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Pinnacle posts lower profits, but company observers shrug8 August 2007
By Howard Stutz
LAS VEGAS, Nevada -- Pinnacle Entertainment's second-quarter earnings didn't match up with the company's numbers from a year ago, but executives and analysts weren't too concerned Tuesday.
Wall Street was more impressed as the Las Vegas-based casino operator reported increased financial results at its flagship casinos in Louisiana and Indiana.
Pinnacle said its net income for the quarter ended June 30 was $9.9 million, or 16 cents a share, down from $46 million, or 93 cents a share, a year earlier. Analysts surveyed by Thomson Financial expected the company to earn 18 cents a share.
In a statement, Pinnacle said the quarter was affected by increased preopening costs associated with the company's under-construction casinos in St. Louis, and a financial loss due to the early retirement of debt. A year ago, Pinnacle's second quarter benefited from a nearly $45 million net gain after its proposed buyout of Aztar Corp. was terminated and an $11 million gain on the sale of a California card room.
Revenue rose 1.8 percent to $232.9 million from $228.8 million.
CIBC World Markets gaming analyst David Katz thought investors would look past the company's raw numbers and see the success Pinnacle had operating casinos in regional jurisdictions.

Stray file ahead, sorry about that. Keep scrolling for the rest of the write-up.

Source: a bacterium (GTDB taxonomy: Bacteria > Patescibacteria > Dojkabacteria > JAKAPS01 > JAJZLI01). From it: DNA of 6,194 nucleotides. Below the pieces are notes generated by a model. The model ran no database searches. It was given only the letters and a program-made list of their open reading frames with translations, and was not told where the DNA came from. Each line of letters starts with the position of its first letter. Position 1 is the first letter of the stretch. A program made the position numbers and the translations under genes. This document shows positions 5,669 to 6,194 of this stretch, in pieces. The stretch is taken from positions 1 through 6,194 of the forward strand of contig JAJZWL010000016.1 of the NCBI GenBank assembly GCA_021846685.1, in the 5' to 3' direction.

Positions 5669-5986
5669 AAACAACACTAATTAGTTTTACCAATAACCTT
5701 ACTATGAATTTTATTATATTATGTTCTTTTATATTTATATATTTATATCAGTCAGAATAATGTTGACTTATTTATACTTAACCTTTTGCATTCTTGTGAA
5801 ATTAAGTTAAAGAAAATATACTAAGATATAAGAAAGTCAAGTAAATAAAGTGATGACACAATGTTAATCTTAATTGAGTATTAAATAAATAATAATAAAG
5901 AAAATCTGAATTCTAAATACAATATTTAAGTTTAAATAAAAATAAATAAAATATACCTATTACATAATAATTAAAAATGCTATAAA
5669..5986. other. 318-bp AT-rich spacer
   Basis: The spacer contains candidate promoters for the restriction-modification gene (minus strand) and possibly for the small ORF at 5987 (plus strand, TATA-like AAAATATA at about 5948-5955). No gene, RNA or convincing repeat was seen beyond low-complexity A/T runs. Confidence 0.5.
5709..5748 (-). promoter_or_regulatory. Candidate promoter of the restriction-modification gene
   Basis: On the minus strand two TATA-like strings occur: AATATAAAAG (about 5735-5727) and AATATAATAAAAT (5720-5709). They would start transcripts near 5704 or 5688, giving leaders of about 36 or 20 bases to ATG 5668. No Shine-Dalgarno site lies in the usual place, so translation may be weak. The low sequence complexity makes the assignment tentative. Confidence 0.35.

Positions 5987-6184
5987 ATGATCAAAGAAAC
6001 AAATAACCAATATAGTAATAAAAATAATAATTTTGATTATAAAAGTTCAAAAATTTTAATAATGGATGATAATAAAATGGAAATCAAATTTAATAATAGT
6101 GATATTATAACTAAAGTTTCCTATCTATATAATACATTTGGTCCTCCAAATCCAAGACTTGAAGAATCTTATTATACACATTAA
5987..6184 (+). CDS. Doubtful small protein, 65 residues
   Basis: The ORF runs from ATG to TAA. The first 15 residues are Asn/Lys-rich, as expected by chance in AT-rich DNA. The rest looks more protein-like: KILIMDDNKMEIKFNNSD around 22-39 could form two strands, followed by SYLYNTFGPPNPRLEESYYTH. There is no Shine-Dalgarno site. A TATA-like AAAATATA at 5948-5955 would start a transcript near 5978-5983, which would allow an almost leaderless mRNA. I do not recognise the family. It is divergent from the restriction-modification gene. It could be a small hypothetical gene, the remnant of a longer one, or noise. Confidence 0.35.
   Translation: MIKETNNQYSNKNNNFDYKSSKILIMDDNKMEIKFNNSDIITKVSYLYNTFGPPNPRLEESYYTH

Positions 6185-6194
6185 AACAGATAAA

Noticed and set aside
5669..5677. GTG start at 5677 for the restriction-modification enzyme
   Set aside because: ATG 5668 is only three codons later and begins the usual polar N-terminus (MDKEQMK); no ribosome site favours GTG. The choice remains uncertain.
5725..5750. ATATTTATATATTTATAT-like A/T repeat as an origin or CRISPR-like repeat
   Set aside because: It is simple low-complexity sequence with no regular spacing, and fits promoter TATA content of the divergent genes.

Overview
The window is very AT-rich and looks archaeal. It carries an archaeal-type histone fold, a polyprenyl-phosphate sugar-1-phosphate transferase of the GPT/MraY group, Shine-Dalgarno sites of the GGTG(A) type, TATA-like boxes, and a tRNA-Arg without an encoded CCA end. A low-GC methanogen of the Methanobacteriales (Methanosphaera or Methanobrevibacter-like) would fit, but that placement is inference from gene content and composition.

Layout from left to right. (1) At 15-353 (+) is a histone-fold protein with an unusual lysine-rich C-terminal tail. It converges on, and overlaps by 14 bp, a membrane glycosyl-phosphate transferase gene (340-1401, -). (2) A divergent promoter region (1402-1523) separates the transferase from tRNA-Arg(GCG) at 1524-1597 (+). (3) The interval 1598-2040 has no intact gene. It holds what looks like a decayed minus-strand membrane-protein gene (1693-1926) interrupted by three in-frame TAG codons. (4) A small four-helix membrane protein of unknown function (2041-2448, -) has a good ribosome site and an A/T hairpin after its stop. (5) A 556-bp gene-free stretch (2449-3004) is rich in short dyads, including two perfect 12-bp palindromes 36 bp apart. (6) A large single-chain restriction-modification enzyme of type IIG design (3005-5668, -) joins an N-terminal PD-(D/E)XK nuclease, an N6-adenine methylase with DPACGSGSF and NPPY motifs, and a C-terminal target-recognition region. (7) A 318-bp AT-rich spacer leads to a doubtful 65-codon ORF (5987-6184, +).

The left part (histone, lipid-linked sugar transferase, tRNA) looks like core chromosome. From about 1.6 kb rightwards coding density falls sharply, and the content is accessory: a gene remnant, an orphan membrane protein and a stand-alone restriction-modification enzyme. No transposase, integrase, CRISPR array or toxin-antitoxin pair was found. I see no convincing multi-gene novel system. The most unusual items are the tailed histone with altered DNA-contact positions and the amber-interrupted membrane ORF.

"The results were stronger than expected at the property level, with adjusted earnings per share above our estimate," Katz said in a note to investors. "At the property level, several of the key markets, Lake Charles, (La.), and Indiana, were ahead of our forecast. We view this as a positive for the shares, given the mixed results reported by other riverboat operators thus far this quarter."
At L'Auberge du Lac in Lake Charles, the casino reported revenues of $81.8 million in the quarter, a 5.5 percent increase from a year ago. Pinnacle's Belterra casino in Indiana had $44.5 million in revenues, 3.5 percent higher than the 2006 second quarter.
Boomtown New Orleans had revenues of $41 million, well behind revenues of $52 million a year ago that were reflective of a large increase in business coming from customers displaced by the 2005 Gulf Coast hurricanes. More than a dozen casinos in neighboring Mississippi and parts of New Orleans were closed because of the storms. Boomtown was still well ahead of the casino's pre-hurricane quarterly revenues of $28.6 million.
"Overall, Pinnacle property results exceeded expectations, and we were particularly impressed with L'Auberge," Deutsche Bank gaming analyst Elizabeth McNellis said in a note to investors.
Pinnacle updated investors on the company's development projects; it's first St. Louis casino, the $495 million Lumiere Place near the Gateway Arch in downtown, is expected to open by December while the opening of a casino in St. Louis County has been pushed back to the first half of 2009.
Pinnacle Chairman Dan Lee said his company's plans in Atlantic City, at the site of the now closed Sands casino, are progressing. The company plans to implode the closed hotel-casino in the fall and open a new resort by 2011 or 2012.
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